Daniel Radcliffe almost made his directorial debut with the documentary “David Holmes: The Boy Who Lived,” about his “Harry Potter” stunt double who was left paralyzed after a tragic on-set accident.
At the London premiere of the HBO and Sky documentary, Radcliffe zoomed in from New York – where he is currently starring in the Broadway revival of “Merrily We Roll Along” – for a Q&A with Holmes and director Dan Hartley, in which he revealed that he initially decided to direct the film himself.
“I always wanted to do something about Dave because I wanted to share him with the world for the person he is. And Dave’s natural humility meant he was a little unsure about it for a while – he wanted to do something broader about stunts in general. But ultimately I kind of convinced him that he should be front and center,” Radcliffe said. “And we shot stuff because for some reason I thought – having never done anything like this before – that I would know how to direct a documentary. It turns out not. At all.”
Radcliffe and Holmes knew Hartley from his work as a videographer on the “Harry Potter” franchise and asked him to step in. Hartley previously directed the drama “Lad: A Yorkshire Story” in 2013.
“We wanted someone we knew who would connect to the material the same way we do. We were a little afraid that someone from the outside would come in with a little more salacious agenda,” Radcliffe said. “Dan had obviously directed a feature film before. He hadn’t made a documentary, but we trusted him a lot and we talked about all the documentaries we liked and we were on the same page. Then Dan filmed a few afternoons of interviews and showed them to us, and from then on it was very clear.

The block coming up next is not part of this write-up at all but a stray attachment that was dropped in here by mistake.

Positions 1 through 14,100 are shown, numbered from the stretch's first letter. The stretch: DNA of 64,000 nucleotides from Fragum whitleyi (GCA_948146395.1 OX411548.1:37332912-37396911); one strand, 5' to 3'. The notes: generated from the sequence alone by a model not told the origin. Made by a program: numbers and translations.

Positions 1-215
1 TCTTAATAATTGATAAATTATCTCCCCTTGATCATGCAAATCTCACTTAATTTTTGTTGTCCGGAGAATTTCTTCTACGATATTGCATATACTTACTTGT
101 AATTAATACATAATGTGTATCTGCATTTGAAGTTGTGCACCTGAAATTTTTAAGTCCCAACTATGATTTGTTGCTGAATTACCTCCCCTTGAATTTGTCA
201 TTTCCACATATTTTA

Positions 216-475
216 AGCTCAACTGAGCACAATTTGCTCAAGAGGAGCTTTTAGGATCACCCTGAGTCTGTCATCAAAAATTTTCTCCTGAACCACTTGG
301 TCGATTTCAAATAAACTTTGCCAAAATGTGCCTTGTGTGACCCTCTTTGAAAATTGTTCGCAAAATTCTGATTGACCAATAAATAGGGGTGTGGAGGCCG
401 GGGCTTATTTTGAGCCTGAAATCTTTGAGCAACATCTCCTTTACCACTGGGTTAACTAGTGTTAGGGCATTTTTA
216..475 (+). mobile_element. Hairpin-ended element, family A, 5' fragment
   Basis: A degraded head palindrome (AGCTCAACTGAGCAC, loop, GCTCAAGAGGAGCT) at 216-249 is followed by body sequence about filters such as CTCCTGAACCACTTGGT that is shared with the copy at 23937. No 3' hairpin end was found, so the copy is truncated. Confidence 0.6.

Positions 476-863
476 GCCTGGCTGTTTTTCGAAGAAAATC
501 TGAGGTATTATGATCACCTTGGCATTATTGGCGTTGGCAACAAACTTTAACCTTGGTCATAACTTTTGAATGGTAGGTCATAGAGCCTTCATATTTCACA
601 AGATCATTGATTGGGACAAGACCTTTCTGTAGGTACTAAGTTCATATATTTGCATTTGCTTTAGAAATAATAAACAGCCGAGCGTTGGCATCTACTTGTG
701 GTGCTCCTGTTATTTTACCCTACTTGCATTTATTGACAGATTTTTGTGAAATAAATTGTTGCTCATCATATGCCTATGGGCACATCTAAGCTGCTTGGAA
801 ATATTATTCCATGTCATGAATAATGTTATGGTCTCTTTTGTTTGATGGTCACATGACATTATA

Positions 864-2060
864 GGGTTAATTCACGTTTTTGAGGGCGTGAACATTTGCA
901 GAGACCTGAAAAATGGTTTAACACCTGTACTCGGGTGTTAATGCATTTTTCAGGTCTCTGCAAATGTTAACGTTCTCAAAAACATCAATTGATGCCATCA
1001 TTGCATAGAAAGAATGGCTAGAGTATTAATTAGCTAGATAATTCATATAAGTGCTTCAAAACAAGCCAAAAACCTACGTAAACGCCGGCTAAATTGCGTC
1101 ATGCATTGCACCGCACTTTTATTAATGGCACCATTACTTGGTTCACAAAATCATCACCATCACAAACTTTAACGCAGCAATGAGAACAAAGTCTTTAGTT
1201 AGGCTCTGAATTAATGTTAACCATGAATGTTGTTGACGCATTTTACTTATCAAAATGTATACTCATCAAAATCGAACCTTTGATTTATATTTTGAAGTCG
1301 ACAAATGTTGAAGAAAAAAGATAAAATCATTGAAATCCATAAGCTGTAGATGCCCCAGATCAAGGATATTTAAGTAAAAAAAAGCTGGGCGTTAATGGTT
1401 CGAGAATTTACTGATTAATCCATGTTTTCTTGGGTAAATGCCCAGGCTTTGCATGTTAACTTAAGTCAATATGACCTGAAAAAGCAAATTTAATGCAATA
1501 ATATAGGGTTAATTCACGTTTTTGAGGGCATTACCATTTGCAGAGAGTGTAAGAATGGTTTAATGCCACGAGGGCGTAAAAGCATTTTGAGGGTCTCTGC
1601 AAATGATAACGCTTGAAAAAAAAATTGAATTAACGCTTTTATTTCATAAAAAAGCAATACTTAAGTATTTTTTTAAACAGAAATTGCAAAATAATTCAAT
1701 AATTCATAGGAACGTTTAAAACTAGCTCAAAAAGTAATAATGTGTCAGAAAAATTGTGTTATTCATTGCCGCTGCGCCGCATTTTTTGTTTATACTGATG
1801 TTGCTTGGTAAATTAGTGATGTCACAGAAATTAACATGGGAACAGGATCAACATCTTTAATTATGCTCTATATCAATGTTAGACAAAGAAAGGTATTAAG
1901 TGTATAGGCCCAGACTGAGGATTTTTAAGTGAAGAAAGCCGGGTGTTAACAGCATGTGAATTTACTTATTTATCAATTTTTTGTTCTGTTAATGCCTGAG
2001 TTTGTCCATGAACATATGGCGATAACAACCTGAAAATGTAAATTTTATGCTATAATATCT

Radcliffe said that when he showed Hartley the footage he had shot, “he very kindly said, ‘If you want to make a documentary that you know looks good, you should probably do it again.’ ‘ That’s what we did, and he just hit the nail on the head and made the film that you see in front of you.
Radcliffe instead took on the role of executive producer on the film, which follows Holmes’ recovery after suffering a spinal cord injury during pre-production rehearsals for “Deathly Hallows Part 1,” as well as appearing in it. Variety Chief television critic Alison Herman praised the documentary in her review, writing that it is “an attempt on Radcliffe’s part to use his fame to shed light on the story of his friend – and navigating the complex mix of guilt, motivation and admiration both men stir up. contrasting and intertwined destinies.
As for what Holmes hopes viewers take away from the film, he referenced a lyric from Taylor Swift’s song “August”: “Living for the hope of everything.”
“(Hope) is the first thing you should seek and the last thing you should give up,” Holmes continued. “It’s a bit of a mess right now, isn’t it? And just to see the collective support that has allowed me to live my life and also what we can create when we all trust and love each other and are open – I think we should all be more willing to share our vulnerabilities. It’s what makes us human, and no one should be ashamed of it in any way. These are the scars of life that make us who we are. »
“David Holmes: The Boy Who Lived” is now available to stream on HBO and will premiere in the UK on Sky Documentaries and the NOW streaming service on November 18.
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